Plentywaka wants to change the way Africans move. It’s starting with one of the busiest cities on the continent.
The startup, a ride-share and bus-booking platform, is based in Lagos, the Nigerian city where 20 million people and 45% of the country’s skilled workforce live. The public transportation system strains under the weight of 14 million commuters who use it daily.
Relying on the public bus can be more than unpredictable — it also can be dangerous, according to Onyeka Akumah, co-founder and CEO of Plentywaka. The buses are often old, in disrepair and packed beyond safe limits; traffic congestion turns what should be a 30-minute commute into a three-hour journey.
Plentywaka, a combination of English and Nigerian that means “plenty movement,” was founded in 2019. While it’s still young, the startup has big plans to ameliorate the public transport infrastructure in Africa and beyond.
Plentywaka has two models. “Daily Waka” offers riders in a city fixed daily routes from bus stop to bus stop. Riders can view the schedule of buses, how many seats are available and reserve seats via the app, which tracks the movements of SUVs, minivans, vans and buses driven by gig workers, also known as “heroes.” When the bus arrives, riders can check in with a QR code, and when they hop off, the app automatically charges the rider via a wallet system.
“Travel Waka” is a newer model that offers interstate travel. It basically serves as a booking engine for other bus companies that offer city-to-city services.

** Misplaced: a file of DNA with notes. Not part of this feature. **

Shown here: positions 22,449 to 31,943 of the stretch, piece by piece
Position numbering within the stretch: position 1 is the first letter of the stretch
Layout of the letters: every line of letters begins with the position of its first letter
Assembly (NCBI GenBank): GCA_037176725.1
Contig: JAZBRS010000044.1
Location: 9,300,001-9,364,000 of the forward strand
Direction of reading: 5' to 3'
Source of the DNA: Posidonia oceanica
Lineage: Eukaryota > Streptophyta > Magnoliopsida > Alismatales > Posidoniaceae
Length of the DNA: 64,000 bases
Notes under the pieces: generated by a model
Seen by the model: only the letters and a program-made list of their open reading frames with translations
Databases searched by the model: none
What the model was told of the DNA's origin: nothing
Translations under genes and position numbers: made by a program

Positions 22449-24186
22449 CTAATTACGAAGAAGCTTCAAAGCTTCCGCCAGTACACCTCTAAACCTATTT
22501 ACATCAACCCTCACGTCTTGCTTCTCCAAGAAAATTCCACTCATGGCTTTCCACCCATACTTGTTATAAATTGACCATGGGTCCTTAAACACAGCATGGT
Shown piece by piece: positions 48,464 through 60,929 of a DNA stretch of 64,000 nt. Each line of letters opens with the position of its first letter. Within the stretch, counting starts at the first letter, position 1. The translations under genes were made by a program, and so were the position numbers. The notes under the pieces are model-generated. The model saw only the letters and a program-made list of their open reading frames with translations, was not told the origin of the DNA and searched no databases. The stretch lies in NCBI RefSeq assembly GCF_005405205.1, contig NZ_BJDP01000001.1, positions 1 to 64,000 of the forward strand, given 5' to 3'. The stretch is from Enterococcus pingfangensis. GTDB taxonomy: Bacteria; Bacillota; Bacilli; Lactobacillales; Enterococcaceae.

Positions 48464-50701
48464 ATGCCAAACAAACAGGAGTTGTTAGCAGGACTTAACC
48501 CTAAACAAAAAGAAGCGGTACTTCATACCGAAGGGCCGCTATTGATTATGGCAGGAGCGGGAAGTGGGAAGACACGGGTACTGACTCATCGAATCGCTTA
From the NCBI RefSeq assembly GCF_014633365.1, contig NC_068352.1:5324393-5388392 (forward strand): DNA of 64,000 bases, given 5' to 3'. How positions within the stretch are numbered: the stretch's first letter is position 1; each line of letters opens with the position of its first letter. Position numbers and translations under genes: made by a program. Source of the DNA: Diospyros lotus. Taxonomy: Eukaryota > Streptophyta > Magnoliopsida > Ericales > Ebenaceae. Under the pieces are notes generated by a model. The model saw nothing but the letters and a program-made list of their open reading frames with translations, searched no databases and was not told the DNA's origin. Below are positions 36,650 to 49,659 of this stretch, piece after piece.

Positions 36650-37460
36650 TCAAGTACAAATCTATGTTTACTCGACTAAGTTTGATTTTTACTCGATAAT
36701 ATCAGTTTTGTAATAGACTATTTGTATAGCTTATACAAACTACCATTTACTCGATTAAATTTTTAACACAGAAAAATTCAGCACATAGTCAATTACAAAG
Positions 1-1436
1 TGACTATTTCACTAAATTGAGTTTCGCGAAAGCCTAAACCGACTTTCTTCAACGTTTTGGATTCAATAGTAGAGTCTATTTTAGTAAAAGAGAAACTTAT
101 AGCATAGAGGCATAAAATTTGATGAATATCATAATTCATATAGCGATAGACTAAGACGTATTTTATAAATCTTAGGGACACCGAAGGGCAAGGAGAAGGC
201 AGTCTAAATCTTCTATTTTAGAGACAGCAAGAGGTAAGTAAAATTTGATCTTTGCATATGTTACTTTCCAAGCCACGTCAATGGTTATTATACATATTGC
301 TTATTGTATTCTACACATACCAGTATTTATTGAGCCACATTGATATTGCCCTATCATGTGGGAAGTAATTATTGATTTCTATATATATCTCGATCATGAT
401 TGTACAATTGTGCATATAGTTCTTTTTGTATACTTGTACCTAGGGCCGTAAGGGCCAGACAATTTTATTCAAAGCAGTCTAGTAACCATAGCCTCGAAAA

In March this year, Plentywaka was accepted into the Techstars Toronto accelerator program, securing funding as it looks toward global expansion across Africa and into Canada. Just this month, the company also announced expansion plans into Ghana via an acquisition of Star Bus.
Akumah talks us through what the TechStars funding means to Plentywaka, the startup landscape in Africa and tips for African startups looking for investors.
The following interview, part of an ongoing series with founders who are building transportation companies, has been edited for length and clarity.
Before founding Plentywaka, you were the CEO of Farmcrowdy, another startup that connected investors to farmers via a digital platform. What was the impetus for starting a second business? Are you a serial entrepreneur, or do you plan on sticking with this one?
I was the CEO of Farmcrowdy until the end of May this year, but I’ve handed it over to my other co-founder who is now the CEO, so I’m fully focused on Plentywaka now. We started Plentywaka in January 2019. I was flying back from Qatar, where I spoke at an event, and landed in Lagos around 8:15 a.m. that day. I had to be at a meeting by 10 a.m., and going through traffic in Lagos is a pain. The state has 20 million people and everybody’s rushing to work, so I had to abandon my car and take two bikes to make that meeting. When that was done, to make another meeting, I had to take a boat ride across the lagoon. I tweeted about it saying, “Today, I have flown, I have used two bikes and now I’m on a boat ride. This is the life of an entrepreneur in Lagos.”
What I wasn’t prepared for was the shock my colleagues gave me when they said we should experiment with taking the bus. I hadn’t taken the bus in about 15 years, and I took that trip and had a panic attack. I never knew how frightened I would be getting on a 30-year-old bus with torn-out parts and worn-out chairs. I literally had to hold one of the doors throughout the trip from falling off. That was the day the concept of Plentywaka started.